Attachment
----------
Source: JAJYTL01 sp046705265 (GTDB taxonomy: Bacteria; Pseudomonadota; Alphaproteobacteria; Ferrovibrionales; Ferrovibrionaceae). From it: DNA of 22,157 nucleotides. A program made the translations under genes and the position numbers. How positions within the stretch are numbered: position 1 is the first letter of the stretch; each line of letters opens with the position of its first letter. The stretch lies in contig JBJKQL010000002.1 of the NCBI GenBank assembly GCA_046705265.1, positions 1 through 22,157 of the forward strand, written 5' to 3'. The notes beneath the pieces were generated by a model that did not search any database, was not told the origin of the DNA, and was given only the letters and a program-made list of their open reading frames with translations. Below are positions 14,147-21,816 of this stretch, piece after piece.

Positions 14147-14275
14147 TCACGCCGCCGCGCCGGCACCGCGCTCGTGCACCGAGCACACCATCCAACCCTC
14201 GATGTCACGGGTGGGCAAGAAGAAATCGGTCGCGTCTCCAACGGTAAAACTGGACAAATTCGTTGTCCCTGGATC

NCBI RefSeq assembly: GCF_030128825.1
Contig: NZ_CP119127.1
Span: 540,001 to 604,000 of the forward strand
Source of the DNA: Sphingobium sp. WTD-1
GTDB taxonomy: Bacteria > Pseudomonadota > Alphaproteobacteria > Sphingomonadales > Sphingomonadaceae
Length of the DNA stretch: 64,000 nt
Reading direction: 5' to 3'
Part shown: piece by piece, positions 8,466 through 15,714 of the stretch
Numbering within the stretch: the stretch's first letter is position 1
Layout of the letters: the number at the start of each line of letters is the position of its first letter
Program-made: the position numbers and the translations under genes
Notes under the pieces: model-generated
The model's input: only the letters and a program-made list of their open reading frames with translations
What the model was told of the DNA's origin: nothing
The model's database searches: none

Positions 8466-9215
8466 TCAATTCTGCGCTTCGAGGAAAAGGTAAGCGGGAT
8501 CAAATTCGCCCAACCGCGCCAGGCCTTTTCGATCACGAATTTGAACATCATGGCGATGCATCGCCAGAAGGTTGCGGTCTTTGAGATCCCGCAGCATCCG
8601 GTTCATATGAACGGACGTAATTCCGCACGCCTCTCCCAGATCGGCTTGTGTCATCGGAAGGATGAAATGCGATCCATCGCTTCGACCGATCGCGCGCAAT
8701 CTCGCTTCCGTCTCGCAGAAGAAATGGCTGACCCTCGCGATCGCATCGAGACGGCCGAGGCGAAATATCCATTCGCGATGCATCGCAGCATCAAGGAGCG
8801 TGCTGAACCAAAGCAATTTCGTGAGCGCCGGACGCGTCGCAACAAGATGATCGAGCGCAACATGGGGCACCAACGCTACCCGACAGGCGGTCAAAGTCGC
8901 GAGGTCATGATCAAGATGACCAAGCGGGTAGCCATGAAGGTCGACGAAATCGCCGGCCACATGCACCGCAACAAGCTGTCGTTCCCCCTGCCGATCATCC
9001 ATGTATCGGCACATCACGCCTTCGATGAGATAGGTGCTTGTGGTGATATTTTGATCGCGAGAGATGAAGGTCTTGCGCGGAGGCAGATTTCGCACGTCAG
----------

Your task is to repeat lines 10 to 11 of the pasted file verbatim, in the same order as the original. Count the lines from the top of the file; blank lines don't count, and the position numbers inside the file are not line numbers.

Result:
Length of the DNA stretch: 64,000 nt
Reading direction: 5' to 3'